rabbit in a cage_Piqsels
Image Credit: Piqsels

2. Bring the cat into the room where the rabbit is in its cage. Allow your cat to observe the rabbit without interfering. The cat must see the rabbit exhibiting normal behavior like hopping and standing on its hind legs so that they don’t associate that behavior with a threat of any kind. Make sure both animals are comfortable and are not showing signs of distress.

3. Next, you can help the animals get familiar with each other’s scent. The Humane Society recommends using a soft cloth to stroke the back of the rabbit and then the back of the cat. You can repeat this several times to help them get used to the other’s scent.

4. Allow this type of interaction to continue for at least an hour each day while you monitor the behavior of the two animals. If the rabbit seems stressed, you should remove the cat.

5. Once you have done this for several weeks, or longer, and the two animals are used to each other’s scents and movements, you can move on to the next step. Pick a time when both animals are relaxed and let the rabbit out of its cage. You should either keep the cat on a leash or in a cat carrier for this interaction.

cat and rabbit_stefanoceruti63_Pixabay
Image Credit: stefanoceruti63, Pixabay

6. After both animals are comfortable with this situation, you can allow both out at the same time, but make sure you are close by. Interestingly, the rabbit will often be the more aggressive party at this point. They may even charge at the cat to assert their dominance. This is actually a good thing as it shows the cat the rabbit is not food. A cat who is comfortable with the rabbit will just walk away.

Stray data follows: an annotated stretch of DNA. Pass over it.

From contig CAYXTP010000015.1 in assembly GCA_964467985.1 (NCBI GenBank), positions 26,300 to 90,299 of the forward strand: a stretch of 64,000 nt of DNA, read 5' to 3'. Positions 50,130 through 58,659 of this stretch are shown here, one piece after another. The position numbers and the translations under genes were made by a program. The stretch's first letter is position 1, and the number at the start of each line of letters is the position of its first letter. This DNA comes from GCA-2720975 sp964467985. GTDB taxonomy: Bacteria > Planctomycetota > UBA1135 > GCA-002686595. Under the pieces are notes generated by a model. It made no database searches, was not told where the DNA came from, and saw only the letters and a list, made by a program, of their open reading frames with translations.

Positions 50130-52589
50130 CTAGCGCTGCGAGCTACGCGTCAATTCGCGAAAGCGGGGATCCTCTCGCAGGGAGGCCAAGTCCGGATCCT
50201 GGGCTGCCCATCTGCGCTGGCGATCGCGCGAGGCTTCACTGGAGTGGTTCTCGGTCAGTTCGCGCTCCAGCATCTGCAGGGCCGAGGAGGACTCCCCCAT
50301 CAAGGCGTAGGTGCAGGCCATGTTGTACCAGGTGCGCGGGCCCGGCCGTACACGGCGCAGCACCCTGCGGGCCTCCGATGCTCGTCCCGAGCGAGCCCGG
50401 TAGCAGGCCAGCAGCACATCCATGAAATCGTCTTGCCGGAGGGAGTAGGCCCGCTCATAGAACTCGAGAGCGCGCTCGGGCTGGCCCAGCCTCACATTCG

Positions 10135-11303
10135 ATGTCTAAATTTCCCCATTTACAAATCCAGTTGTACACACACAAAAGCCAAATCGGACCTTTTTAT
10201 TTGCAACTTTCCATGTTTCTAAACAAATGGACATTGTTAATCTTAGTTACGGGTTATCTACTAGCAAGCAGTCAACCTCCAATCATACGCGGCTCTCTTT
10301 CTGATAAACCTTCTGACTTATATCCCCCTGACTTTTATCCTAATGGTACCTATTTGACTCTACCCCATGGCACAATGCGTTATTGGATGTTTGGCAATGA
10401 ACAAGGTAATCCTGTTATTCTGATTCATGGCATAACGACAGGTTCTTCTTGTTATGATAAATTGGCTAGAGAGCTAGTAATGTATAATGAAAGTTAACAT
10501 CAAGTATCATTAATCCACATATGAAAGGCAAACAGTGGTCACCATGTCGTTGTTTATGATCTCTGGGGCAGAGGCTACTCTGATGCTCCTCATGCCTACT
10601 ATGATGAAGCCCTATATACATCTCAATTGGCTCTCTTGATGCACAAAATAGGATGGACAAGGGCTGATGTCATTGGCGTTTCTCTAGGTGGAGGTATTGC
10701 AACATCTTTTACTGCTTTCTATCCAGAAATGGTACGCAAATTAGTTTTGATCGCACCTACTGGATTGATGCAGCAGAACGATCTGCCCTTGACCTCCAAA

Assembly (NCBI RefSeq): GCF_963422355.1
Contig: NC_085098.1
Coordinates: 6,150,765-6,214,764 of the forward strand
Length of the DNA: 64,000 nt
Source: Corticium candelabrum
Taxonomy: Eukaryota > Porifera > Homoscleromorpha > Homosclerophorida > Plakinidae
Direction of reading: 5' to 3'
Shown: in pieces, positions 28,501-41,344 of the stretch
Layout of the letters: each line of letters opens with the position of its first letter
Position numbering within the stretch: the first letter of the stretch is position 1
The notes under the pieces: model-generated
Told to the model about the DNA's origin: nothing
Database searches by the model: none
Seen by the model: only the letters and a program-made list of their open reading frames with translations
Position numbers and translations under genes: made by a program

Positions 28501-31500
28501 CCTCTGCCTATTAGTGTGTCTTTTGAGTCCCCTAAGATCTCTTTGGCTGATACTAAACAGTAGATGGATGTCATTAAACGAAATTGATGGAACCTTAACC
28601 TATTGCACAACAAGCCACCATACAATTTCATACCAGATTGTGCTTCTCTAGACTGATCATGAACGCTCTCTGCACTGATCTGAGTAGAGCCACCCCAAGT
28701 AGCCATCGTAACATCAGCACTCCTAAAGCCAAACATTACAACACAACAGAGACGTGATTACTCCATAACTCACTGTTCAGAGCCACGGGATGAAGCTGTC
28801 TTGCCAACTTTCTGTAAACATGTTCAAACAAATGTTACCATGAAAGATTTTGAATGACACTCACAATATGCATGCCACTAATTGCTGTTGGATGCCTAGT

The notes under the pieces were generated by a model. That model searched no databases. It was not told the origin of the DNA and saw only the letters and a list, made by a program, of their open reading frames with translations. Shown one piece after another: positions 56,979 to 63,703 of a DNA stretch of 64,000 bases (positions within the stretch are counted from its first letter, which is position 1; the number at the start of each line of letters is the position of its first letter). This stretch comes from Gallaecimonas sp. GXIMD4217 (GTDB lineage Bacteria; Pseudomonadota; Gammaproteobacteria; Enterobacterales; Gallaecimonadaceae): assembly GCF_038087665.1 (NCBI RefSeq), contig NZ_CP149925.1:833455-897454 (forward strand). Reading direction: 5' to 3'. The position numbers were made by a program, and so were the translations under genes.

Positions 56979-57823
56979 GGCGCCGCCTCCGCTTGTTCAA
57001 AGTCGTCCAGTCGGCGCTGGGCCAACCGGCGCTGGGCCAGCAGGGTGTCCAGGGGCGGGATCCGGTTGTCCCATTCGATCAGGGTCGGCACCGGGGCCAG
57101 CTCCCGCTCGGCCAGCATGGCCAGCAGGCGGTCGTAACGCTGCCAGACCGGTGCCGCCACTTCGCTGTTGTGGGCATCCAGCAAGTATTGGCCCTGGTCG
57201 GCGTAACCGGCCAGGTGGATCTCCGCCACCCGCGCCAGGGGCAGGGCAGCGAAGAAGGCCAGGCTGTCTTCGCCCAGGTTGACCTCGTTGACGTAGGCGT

7. Continue to monitor their interactions and always separate them if there are signs of stress from either animal. It is important to not yell at or punish either pet if they are not getting along. You should just separate them and try again at a different time.

Risks of Keeping Cats and Rabbits

There are a few risks of having both a cat and a rabbit. One of the biggest risks is the transfer of disease from one pet to the other. You should always keep your animals’ food, water, and litter boxes separate to prevent the transfer of bacteria or parasites between the two.

There is also the risk that the cat will attack the rabbit or that the rabbit will attack the cat. Either situation can result in injury for one or both animals. Interactions between animals can turn in an instant so you should always watch the cat and the rabbit when they are together.

You might also be interested in: 5 Reasons Cats Get Jealous (And How To Stop It)


Cats and rabbits can get along and even be friends. Much of their relationship is dependent on you and how well you handle introductions between the two pets. If you are willing to take the time needed to introduce them slowly and monitor their interactions, then you can keep a cat and a rabbit together in your home.

Featured Image Credit: Piqsels